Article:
As illustrated by the example block diagram of FIG. 2, a clock module 120 in accordance with this invention can be implemented using digital frequency dividers 271-273 and samplers 221-223, thereby obviating the need for an analog PLL circuit associated with each processing module 131-133, as discussed above with regard to prior art systems. Note also that the phase shift module 240 in a preferred embodiment is also implemented using only digital logic, such as the aforementioned inverter that provides a 180 degree phase shift, or, if the master clock is more than twice the bus-clock frequency, a ring-shift register that provides a selection of discrete submultiples of the bus-clock period. These and other techniques for providing a phase shift via digital devices are common in the art. Using such techniques, the entire clock module 120 can be implemented using digital devices, thereby eliminating the costs, power consumption, and other complexities associated with the conventional use of analog devices for clock generation and synchronization.
The foregoing merely illustrates the principles of the invention. It will thus be appreciated that those skilled in the art will be able to devise various arrangements which, although not explicitly described or shown herein, embody the principles of the invention and are thus within its spirit and scope. FIG. 4 illustrates an example flow diagram for generating clock signals in accordance with this invention, as might be employed in the example clock module 120 of the processing system 100, and will be used to illustrate a few example alternative arrangements. At 410, the bus-clock is generated, using for example the frequency divider 230 of FIG. 2, and at 420 the sample-clock is generated at a fixed phase from the bus-clock. Alternatively, an external source may provide the bus-clock, in which case the sample-clock would be synchronized to this externally provided bus-clock, at the predetermined fixed phase, using synchronization techniques common in the art. The loop 430-460 effects the generation 440 of each base-clock and the sampling 450 of this base-clock, using for example the frequency dividers 271-273 and sampleers 221-223 of FIG. 2. Alternatively, one or more of the base-clocks may be generated externally, for example, at the corresponding processing module. Provided that care is taken to keep the externally generated base-clocks within some large tolerance of synchronization with the bus-clock, for example, at any phase larger than 0 and less than the predetermined phase of the sample-clock, the corresponding sampler will provide a sampled module-clock that is precisely phased with the bus-clock. Also alternatively, multiple sample clocks may be employed to provide differing predetermined phases to one or more of the processing modules. For example, devices that read data from the bus may be provided clock signals having one predetermined phase delay, devices that write data to the bus provided clock signals having an other predetermined phase delay, and devices that read and write data provided both clock signals, or another clock signal having a third predetermined phase, and so on.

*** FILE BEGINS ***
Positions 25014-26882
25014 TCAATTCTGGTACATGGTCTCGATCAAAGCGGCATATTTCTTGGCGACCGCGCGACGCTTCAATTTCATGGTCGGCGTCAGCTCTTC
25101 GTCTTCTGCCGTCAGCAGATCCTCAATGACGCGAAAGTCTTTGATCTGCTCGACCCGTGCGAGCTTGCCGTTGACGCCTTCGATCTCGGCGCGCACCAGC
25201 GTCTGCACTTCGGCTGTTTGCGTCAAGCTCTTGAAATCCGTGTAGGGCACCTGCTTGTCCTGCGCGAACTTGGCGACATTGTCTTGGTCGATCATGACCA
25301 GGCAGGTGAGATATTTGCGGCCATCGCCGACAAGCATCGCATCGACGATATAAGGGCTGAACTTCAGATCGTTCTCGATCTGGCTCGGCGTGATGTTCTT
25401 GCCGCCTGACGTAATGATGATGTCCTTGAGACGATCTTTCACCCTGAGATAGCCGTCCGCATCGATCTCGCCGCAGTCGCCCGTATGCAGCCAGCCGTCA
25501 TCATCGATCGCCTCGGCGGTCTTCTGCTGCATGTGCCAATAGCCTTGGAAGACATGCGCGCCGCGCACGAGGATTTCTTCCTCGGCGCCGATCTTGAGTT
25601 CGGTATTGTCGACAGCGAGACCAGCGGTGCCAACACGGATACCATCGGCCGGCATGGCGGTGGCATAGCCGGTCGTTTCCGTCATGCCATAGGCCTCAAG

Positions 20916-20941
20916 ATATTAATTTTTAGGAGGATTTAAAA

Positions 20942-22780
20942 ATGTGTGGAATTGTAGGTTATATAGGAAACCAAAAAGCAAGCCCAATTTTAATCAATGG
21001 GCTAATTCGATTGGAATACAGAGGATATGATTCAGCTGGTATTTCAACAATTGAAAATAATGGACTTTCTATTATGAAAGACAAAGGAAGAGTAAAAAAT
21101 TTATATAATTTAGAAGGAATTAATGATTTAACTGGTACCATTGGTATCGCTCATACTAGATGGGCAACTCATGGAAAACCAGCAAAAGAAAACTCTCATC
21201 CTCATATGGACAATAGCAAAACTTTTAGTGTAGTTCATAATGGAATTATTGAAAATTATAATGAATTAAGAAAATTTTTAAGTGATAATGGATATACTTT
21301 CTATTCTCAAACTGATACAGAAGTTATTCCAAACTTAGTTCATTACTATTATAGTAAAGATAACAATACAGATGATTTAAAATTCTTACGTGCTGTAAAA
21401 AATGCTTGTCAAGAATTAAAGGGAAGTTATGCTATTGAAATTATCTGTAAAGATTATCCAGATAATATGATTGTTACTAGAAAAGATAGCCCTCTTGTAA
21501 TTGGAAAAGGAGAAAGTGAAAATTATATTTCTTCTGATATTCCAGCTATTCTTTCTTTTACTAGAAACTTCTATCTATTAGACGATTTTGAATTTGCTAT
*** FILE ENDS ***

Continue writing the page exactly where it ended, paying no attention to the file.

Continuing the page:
The particular configurations and structures are provided in the figures for illustration only. Alternative configurations, such as the incorporation of the clock module 120 within one of the processing modules 131-133 would be evident to one of ordinary skill in the art. The functional blocks may be implemented in hardware, software, or a combination of both. For example, the functions of the frequency dividers 271-273 may be embodied in programming code that is executed in an embedded processor, or programming code that effects the creation of a programmed logic array that operates as a state machine to effect the required functions, while the samplers 221-223 may be conventional logic gates. These and other system implementation and optimization techniques will be evident to one of ordinary skill in the art in view of this invention, and within the intended scope of the following claims.
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|U.S. Classification||713/500, 713/600, 710/118, 713/400, 710/61, 713/375|
|International Classification||G06F13/42, H04L7/04, G06F1/12, G06F1/10|
|Dec 15, 2006||AS||Assignment|